Less than a month after a damning report emerged that a high-ranking police officer has alleged that his seniors tried to strike the word rape from an internal police report after the mass sexual assaults in Cologne over New Year, Germany is gripped in a new sexual assault scandal involving refugees. Eighteen German women have filed police complaints saying they were sexually assaulted at a musical festival in Darmstadt. Police arrested three refugees from Pakistan at the scene after three of the women immediately reported their attacks.
According to Die Welt, the sexual assaults are reported to have taken place at the Schlossgrabenfest music festival in the city of Darmstadt, near Frankfurt, on Saturday night. The festival in Darmstadt took place over four days and attracted some 400,000 revelers.
Three of the women immediately alerted police at the festival that they had been assaulted. They said they had been surrounded and then sexually harassed by a group of men who were of South Asian appearance.
"Unfortunately several women were sexually harassed on Saturday, when the dance floor area was completely packed,” the police said in a statement, quoted by RT.
And once again, refugees are implicated: as RT adds, due to the quick intervention by the law enforcement officers, three suspects, who are asylum seekers from Pakistan and aged between 28 and 31, were promptly apprehended. Police added that there could be more who took part in the attacks that are still at large.
Since the arrests were made, a further 15 women have come forward since Tuesday, to say they were sexually assaulted at the festival. The women added that the pattern of the attacks was similar, as they were surrounded by a group of men, who proceeded to assault them sexually.
These attacks take place just over two weeks after two female teenagers, 17- and 18-years-old, were sexually harassed by a group of 10 men during a street festival in Berlin. The men allegedly pressed against the teens and groped them, blocking their attempts to escape.
Following that attack, police arrested three teenagers aged between 14 and 17 at the scene, while they tweeted that the three suspects were known to the police from prior incidents, adding that "two are of Turkish descent and the third is [of] unknown [origin]."
The attacks in May were reminiscent of numerous allegations of sexual assaults being reported in Cologne on New Year’s Eve. Some 1,049 people said they were victims of attacks allegedly committed by men of North African and the Middle Eastern descent, while about 821 complaints were filed with the police.
German police were heavily criticized for their perceived lack of activity during the New Year’s Eve celebrations in the city as well as for their poor investigations into the crimes. Cologne Police Chief Wolfgang Albers resigned a week after the incident.
A welcoming Germany has taken steps to try and assimilate asylum seekers into German culture, with one education center even holding classes to explain to refugees how they should interact with women in Germany, as well as flyers how to interact with women at local public pools.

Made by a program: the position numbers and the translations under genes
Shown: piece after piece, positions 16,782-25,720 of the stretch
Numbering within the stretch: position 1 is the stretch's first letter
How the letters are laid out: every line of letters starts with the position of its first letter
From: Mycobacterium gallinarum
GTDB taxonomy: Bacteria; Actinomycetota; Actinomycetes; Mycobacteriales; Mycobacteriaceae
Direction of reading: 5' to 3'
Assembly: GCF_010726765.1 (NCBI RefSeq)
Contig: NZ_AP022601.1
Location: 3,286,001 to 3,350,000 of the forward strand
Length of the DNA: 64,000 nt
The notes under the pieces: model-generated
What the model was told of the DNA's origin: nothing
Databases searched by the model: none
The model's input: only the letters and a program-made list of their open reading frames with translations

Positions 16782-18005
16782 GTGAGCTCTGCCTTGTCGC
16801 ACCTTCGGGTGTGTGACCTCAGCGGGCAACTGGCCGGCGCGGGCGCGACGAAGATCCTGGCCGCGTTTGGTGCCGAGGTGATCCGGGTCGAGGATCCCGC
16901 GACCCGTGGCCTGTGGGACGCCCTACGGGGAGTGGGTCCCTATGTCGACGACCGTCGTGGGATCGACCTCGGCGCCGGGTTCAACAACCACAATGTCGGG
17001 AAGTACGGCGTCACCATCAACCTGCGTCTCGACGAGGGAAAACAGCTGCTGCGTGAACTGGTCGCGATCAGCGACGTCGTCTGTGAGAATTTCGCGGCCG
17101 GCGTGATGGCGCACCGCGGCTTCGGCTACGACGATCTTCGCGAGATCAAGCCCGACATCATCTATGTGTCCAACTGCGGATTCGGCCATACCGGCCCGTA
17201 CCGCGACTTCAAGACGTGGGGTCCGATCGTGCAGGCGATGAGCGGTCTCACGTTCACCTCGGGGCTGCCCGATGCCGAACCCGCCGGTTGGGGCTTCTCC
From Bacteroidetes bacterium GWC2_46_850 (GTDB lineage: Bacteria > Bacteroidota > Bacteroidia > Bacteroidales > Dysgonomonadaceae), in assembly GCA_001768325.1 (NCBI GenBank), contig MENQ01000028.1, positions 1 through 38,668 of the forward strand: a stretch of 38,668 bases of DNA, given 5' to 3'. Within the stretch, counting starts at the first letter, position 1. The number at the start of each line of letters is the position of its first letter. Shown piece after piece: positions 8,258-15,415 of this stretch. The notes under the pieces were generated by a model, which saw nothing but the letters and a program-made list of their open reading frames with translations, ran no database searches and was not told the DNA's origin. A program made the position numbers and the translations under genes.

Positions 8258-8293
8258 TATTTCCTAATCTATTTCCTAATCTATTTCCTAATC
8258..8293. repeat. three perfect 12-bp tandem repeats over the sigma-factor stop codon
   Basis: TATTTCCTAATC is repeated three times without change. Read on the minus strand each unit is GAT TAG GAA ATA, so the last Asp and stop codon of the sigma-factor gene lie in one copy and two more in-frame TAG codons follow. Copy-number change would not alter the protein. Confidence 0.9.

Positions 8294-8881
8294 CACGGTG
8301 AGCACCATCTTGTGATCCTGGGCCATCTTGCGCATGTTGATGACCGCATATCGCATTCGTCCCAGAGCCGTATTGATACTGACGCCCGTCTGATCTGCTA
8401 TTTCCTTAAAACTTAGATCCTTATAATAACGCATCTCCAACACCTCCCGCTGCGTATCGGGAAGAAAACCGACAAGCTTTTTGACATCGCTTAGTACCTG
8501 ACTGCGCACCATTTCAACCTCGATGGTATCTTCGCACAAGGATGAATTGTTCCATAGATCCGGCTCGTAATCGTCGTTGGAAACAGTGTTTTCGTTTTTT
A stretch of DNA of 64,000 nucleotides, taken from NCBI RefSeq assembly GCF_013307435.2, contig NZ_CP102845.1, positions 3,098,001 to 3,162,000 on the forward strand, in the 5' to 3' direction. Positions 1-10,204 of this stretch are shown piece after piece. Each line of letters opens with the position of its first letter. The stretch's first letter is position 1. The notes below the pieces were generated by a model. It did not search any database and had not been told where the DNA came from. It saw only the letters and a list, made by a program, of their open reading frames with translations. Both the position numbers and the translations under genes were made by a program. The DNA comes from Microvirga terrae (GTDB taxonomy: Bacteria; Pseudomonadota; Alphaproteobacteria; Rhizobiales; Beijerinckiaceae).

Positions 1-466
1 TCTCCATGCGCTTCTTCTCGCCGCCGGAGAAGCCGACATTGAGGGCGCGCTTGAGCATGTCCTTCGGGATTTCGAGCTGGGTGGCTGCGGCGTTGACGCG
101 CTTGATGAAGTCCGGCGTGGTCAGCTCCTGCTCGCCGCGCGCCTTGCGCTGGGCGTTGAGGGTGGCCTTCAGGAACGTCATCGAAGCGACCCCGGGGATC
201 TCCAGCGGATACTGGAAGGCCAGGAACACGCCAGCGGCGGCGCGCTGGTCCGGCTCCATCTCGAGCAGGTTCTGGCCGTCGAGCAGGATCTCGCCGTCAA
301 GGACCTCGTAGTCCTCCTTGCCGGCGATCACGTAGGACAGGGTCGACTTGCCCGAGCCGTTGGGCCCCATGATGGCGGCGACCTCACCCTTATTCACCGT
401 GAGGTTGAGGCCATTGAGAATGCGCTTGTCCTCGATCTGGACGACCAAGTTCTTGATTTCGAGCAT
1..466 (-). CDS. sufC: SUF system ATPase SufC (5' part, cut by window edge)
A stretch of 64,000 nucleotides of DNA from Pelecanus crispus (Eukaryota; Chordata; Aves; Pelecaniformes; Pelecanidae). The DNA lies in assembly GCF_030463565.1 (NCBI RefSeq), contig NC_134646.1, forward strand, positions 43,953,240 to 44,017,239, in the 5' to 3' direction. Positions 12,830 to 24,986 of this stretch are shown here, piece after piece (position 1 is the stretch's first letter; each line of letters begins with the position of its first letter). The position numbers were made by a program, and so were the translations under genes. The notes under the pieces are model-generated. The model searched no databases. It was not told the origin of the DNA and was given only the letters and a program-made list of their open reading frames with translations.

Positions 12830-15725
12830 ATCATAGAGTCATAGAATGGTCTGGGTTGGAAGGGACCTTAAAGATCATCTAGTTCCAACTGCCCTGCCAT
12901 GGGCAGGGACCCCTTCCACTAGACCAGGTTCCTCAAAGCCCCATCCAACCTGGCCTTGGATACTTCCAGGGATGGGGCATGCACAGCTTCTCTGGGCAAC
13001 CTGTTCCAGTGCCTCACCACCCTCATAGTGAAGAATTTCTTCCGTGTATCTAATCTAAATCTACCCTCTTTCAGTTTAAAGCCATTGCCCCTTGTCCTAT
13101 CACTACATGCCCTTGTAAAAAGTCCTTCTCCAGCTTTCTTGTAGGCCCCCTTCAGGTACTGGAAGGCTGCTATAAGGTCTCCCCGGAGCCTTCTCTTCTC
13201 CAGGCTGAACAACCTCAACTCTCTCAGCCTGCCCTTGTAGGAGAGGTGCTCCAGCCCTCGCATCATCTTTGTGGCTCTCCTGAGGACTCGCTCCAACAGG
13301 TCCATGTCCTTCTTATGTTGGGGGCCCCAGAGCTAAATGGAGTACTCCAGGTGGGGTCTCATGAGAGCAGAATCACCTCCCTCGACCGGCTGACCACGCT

Additionally, as reported recently, the country went so far as to create a website explaining the "nuances" of sex in Germany, what is allowed, what is prohibited, as well as providing a remedial high school lesson in male and female biology.
“The majority don’t have a clue how to approach the opposite sex in this country,” said sex therapist Christian Zech, who works with the Pro-Familia center, specializing in sexuality, partnership and family planning.
We doubt that excuse justifies the recurring stories of sexual assaults involving refugees and local women.
Meanwhile, the German government has said will allocate nearly €94 billion (US$105 billion) for incoming refugees over the next five years. The money will be used for housing, "integration", German language courses and social welfare benefits, as well as dealing with the underlying causes of the refugee influx.
The Federal Finance Ministry expects around 600,000 refugees to enter Germany in 2016, some 400,000 in 2017 and about 300,000 each consecutive year. In 2015, an estimated 1.1 million arrived in Germany seeking asylum.
Some in Germany have not taken kindly to the mass arrivals of asylum seekers, mainly from the Middle East and North Africa, with German police recording 45 cases of arson at refugee centers since the start of the year, while there have been calls for Chancellor Angela Merkel to cap the number of refugees entering Germany.
Curiously, none other than Buddhist spiritual leader, the Dalai Lama opined on the current migrant crisis in Europe. Cited by Austria's Krone, the monk said that he is skeptical about the refugee trend in Germany: "Germany cannot become an Arabic country, Germany is Germany!", he told reporters of the "Frankfurter Allgemeine Zeitung".
He added that from an ethical point of view, it is justifiable to only accept refugees on a temporary basis. "The number of migrants in Germany is too high. The aim should be, that these people return to their home countries and help rebuilding infrastructure."
Ultimately, the future of such dramatic scenes may be in the hands of none other than Turkey's president Erdogan, who has repeatedly warned that if Europe does not follow through with its promises of visa-free travel for Turkish citizens, he may unleash another wave of refugees using the "land corridor" which ultimately ends in Germany.